Title: Elite Dangerous: Horizons
Available On: Xbox One (coming soon), PC
Developer: Frontier Developments
Publisher: Frontier Developments
Genre: Space-Flight Simulator
Official Site: https://www.elitedangerous.com/en/seasons/
Release Date: December 15, 2015
Version Reviewed: PC
Where To Buy: Steam, Xbox Live
Elite Dangerous: Horizons is the first major expansion for the space flyer sim Elite: Dangerous. How exactly does this expansion make the base game even better? It adds in planetary landings. This allows for more exploration of what is already a vast map. The expansion takes everything that I loved and just adds more to it. Let’s an in-depth look at the new expansion.
Frontier Developments has also now renamed Elite: Dangerous into Elite Dangerous: Horizons. Horizons will cover what will be the next few mini-expansions. Players can look forward to planetary landings (which is what this review primarily covers), crafting, multi-crew ships, and commander avatar creation.
First off, if you were already familiar with Elite Dangerous, then you should feel right at home with the Horizons expansion. Players can still do the same jobs that range from trader to pirate. The miners will definitely feel more right at home in Planetary Landings since the SRV now allows for more options to gather resources and sell them to the different outposts. Even though many people might say that the base game was lacking in content, there is still plenty to do in the game. You get what you give with Elite Dangerous.
The gameplay in Elite Dangerous: Horizons mostly remains the same except for the introduction of the SRV (Surface Reconnaissance Vehicle). The SRV allows players to approach planets and begin to land on them. In order to use the SRV, players must purchase the “Planet Approach Suite.” This suite adds the augments needed for your ship’s thrusters in order to decelerate and land on the planet. The SRV takes up a hangar slot in your ship. Players will have to change around their loadout if they want to use the SRV.
Landing on planets is a pretty involved process. As you approach a planet, it stops being an astronomical body and becomes an environment. As this happens, the game never changes from one mode to another. The landing is actually seamless as it happens. Your HUD changes to match the horizon on the planet and your ship begins to feel more like an aircraft. The feeling is really even more present as you look at the ground on the planet and can tell that you are slowing down to match the rotation of the planet.
The sound in the game is still hauntingly familiar as you fly through space. The chirps and beeps of your ship remind you that you are alone on your journey. The music that plays in the background only serves to add to that feeling. This isn’t a bad thing since players are usually more focused on one goal. The sounds and the music are simply there to compliment everything that is happening on screen. When players land on a planet, the SRV also sounds as one might expect. The hum of the engine and the crashing of the tires on alien worlds give the impression that you are really the on that world and exploring.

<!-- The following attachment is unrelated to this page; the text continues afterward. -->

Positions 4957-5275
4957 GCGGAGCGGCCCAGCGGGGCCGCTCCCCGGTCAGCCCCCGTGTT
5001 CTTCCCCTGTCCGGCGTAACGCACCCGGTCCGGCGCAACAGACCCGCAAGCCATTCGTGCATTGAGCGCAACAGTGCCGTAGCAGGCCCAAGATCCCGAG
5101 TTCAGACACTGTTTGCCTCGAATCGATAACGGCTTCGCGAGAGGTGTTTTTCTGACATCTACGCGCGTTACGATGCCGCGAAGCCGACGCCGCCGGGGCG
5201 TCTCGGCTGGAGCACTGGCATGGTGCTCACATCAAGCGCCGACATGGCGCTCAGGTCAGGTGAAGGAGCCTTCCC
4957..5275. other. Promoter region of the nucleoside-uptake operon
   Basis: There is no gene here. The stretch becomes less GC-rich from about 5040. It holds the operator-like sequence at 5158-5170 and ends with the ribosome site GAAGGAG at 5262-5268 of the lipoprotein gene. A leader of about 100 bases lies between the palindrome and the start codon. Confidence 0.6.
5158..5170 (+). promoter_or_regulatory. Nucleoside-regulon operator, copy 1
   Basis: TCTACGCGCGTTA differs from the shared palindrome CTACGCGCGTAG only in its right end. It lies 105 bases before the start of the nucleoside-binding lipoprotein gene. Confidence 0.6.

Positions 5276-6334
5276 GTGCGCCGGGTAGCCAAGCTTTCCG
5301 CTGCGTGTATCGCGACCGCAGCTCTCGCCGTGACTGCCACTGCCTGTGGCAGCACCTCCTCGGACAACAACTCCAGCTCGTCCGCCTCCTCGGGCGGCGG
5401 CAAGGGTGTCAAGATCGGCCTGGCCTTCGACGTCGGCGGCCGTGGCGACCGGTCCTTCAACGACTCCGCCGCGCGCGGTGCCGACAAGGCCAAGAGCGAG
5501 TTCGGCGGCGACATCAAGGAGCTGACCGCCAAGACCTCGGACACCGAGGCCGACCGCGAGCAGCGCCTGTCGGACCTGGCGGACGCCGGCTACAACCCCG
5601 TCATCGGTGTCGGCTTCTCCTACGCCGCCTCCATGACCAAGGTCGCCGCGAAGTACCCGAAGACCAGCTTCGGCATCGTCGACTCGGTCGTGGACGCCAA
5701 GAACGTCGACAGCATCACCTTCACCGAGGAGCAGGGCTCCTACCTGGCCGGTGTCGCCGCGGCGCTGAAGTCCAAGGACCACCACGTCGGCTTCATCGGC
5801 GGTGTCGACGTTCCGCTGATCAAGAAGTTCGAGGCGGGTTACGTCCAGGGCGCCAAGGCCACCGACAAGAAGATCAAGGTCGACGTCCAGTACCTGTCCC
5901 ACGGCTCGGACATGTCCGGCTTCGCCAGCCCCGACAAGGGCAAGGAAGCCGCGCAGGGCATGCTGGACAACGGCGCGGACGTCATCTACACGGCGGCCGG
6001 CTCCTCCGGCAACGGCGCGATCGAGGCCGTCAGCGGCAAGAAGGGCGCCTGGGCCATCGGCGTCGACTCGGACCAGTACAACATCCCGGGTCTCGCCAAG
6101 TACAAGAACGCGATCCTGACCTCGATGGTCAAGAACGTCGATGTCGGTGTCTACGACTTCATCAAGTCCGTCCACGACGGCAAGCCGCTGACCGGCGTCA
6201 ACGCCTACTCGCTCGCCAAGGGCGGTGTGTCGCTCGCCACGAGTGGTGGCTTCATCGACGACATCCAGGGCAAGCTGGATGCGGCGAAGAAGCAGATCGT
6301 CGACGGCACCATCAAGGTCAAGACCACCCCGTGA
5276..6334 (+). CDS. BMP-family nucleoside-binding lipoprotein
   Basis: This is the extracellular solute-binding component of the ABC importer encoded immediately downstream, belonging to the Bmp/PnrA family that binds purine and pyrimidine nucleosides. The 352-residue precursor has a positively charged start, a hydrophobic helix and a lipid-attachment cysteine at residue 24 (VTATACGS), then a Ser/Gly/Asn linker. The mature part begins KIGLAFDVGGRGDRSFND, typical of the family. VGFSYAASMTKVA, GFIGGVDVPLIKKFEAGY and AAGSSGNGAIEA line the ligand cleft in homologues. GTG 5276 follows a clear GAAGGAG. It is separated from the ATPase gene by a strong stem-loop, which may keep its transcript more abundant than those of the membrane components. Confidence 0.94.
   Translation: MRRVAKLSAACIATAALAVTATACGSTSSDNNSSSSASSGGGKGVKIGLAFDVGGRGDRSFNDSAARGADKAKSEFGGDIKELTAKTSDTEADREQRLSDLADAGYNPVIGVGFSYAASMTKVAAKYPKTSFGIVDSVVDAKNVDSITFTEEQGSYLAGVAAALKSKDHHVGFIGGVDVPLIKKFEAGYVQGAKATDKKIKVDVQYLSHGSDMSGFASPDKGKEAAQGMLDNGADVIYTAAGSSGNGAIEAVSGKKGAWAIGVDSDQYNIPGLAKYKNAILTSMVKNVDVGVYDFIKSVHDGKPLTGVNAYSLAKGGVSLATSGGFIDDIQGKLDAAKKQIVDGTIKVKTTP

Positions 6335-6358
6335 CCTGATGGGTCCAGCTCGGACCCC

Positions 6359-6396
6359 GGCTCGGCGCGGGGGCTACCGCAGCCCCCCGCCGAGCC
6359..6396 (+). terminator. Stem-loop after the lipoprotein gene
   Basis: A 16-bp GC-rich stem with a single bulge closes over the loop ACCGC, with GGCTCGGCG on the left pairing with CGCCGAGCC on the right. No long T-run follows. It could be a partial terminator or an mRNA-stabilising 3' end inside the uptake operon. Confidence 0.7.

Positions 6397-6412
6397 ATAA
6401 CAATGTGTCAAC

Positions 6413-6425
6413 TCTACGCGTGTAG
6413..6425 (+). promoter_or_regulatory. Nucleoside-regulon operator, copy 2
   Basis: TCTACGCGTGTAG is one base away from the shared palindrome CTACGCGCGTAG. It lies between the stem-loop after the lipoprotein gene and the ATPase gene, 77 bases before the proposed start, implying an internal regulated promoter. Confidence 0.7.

One thing that is really impressive is the lighting. Frontier Developments has put a lot of detail into making sure that each world and each system in the galaxy is appropriately lit as they should be. Combined with the dust and haze that come from the planets, the lighting becomes very moody and sombre. This tone perfectly matches the rest of the game.
On top of everything else, it might be safe to say that Frontier Developments is a company that listens to its community. Elite: Dangerous Horizons brings improvements to the game that was based on community feedback. One major change is an improvement to the HUD. Players now have a way to see more info about their journey along with a way to track faction and rank progression.
Horizons has brought some big changes to Elite Dangerous, but the game still suffers from one major issue that I had with the base game. I think the game could use a way to become more user-friendly in terms of flying. The gratification that one gets when they finally master the art of flying is nice, but the difficulty spike for it can turn some people off of the game. I did find a way to make the flying somewhat easier, but I had to dig into the options menu and play around with the settings.
Overall, Elite Dangerous: Horizons only adds to the fun of flying through space and exploring new planets. As a fan of the base game, I continue to look forward to what Frontier Developments has in store for Elite Dangerous: Horizons. I love the thought of flying through space and exploring the unknown. The addition of landing on planets only serves to add to my excitement as I continue my career as a commander in charge of a ship that is set to make its way into the far reaches of space.
- Gameplay: Space-flight sim with the steep learning curve for ships. SRV’s are a little easier to get used to.
- Graphics: Impressive lighting and details on planets. Ship design is also very good.
- Sound: Moody and somber music give the game an atmosphere, unlike many others.
- Presentation: The game is always played in a first-person perspective. This gives the feeling of being in control of your own ship.